Tamara Parsons is a teacher, materials writer and course designer. She is particularly interested in EdTech and its relevance/usefulness in the classroom and beyond. Tamara is a regular InnovateELT conference attendee and speaker. In this blog post she shares her reflections on the 5th conference which took place this May 17th and 18th and is hosted and coorganised by Oxford TEFL.
Another year, another hugely enjoyable and worthwhile InnovateELT conference at Oxford TEFL Barcelona. It is time once again to reflect on friends made, friends re-discovered, contacts created and knowledge shared.
The theme this year was ‘Back to the Future’ – and there was certainly a lot of looking both back and forward at the potential future of ELT. From Scott Thornbury’s rather cataclysmic prediction that we would all be out of a job in a few years (thanks for that!) to the burying of a time capsule in the garden of Oxford TEFL for (hopefully) future teachers of English to unearth, and the revisiting of plenaries gone by, we were treated to a full 360 vision of ELT.
Additional plenaries from Nicola Prentis, Marek Kiczkowiak and Daniel Barber ensured we all had our feet firmly on the ground, thinking about the role of women, non-native speaker teachers and how we could, and should, generally make the ELT environment a better place to be. I think a consensus was reached, that in 2019, it is finally unacceptable to choose a teacher, presenter or speaker on the grounds of their gender or first language.
Daniel Barber’s closing plenary, an impassioned plea for the ELT industry to play its part in the rebalancing of the environment, struck a chord with many but it was interesting to see that an exercise in thinking of ways to do this through ELT quickly became skewed towards the well-being and mental health of teachers.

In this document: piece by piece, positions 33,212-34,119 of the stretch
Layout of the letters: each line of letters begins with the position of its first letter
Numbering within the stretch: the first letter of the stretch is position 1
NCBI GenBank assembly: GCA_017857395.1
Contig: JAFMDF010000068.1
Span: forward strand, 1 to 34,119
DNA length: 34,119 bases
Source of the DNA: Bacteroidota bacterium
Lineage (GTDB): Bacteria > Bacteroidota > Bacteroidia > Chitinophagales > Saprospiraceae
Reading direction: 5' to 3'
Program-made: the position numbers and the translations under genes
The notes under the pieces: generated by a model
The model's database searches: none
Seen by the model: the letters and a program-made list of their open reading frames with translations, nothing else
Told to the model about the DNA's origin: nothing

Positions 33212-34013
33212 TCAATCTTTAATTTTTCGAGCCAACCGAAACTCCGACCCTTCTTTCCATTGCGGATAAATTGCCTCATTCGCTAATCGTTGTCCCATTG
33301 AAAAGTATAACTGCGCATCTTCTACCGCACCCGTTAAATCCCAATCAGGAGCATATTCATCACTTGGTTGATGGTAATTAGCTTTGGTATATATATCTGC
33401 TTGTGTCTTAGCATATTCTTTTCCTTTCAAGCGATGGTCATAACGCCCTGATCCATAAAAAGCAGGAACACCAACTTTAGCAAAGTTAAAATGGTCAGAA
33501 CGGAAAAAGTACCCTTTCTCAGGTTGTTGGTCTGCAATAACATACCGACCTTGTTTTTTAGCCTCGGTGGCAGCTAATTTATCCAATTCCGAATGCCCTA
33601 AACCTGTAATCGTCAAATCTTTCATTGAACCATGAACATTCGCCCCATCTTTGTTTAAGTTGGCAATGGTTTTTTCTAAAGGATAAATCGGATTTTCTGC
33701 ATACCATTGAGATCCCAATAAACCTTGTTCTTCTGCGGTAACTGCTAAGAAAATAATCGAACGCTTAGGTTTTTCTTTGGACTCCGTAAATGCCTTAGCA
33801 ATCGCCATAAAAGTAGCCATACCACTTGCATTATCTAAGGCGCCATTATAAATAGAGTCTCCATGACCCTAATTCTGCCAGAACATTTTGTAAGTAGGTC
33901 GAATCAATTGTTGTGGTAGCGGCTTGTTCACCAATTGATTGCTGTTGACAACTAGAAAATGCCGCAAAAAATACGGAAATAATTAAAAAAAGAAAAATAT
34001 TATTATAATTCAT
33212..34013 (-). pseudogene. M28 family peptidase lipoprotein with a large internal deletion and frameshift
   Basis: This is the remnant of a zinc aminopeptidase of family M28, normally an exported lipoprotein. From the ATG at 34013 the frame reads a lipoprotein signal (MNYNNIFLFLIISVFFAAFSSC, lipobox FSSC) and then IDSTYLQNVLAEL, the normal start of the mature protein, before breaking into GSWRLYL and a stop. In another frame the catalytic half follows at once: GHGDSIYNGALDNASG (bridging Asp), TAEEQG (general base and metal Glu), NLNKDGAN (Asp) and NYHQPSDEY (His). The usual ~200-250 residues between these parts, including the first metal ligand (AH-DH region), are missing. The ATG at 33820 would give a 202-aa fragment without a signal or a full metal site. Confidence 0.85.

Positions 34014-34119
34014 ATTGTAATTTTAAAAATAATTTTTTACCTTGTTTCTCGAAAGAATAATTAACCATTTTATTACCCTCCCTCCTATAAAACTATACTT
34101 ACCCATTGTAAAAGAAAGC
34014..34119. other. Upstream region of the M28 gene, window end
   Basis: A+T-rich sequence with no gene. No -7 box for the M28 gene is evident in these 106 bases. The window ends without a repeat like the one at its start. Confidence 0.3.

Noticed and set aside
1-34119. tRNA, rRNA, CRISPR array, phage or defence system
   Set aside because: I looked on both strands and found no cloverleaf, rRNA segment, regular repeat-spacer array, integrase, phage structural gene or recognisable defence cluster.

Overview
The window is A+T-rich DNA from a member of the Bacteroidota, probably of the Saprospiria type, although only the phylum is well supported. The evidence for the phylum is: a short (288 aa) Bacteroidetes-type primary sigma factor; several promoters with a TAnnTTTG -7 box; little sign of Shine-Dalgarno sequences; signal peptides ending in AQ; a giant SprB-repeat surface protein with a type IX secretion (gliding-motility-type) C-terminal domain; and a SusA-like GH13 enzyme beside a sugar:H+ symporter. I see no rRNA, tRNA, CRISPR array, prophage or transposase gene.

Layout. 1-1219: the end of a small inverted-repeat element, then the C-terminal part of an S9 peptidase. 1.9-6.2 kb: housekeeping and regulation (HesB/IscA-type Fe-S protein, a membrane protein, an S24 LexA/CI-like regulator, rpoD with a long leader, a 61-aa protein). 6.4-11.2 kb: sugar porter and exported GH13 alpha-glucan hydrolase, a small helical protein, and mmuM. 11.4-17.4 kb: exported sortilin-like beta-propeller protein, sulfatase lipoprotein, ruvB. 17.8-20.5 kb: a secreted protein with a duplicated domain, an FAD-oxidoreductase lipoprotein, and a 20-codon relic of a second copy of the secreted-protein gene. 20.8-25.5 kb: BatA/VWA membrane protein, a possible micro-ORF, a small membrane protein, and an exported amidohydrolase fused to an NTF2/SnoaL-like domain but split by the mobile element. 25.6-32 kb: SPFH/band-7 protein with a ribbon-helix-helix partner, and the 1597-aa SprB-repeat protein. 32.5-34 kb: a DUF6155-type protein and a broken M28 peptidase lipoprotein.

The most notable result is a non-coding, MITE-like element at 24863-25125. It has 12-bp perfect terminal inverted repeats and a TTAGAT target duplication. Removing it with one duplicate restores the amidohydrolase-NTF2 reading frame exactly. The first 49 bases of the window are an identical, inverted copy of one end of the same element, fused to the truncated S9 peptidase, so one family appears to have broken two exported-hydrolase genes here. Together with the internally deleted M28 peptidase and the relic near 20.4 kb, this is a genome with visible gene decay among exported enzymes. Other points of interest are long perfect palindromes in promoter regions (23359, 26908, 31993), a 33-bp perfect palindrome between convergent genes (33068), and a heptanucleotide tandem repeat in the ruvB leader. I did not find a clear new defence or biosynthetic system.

Not, I suspect, where Daniel intended to go with the activity, but clearly of great importance to the teachers present. Mind you, I don’t suppose there was a teacher present who hadn’t expected an activity to go one way, only for it to shoot off at a tangent?!
Well-being, inclusivity and equality were recurrent themes, the idea that our learners are individuals is not a new one, but the focus on understanding what makes each one tick and how best to engage and motivate them is gaining traction in the modern classroom.
With talks from Andre Hellund on neuromyths and Anna Zernova on metacogition, is clear that there is a distinct move towards learning being a skill in itself that can be learned and fostered, rather than an obligation that should just be ‘got on with’. Putting learners at the forefront of everything we do was, as ever, a mantra that was repeated in many sessions such as those on emotional intelligence (Emma Reynolds) and how to deal with ‘generation Z-ers’ (Anna Neil) both opening up new ways of thinking and further incorporating inclusivity in the classroom.
While there was a lot of what could (in a former age) be termed ‘touchy feely stuff’, there was also a strong focus on the role of EdTech in SLA. This was heralded by Anastasia Dedyukhina’s fascinating talk on how tech changes the way we learn. In all honesty, I’ve spent years trying to tell my own teenagers that having their phones at hand while doing vital exam revision was a really bad idea, it was a relief to see actual scientific studies that vindicated my views. Sadly, too late for my own boys, but certainly something we can now all work on in the future.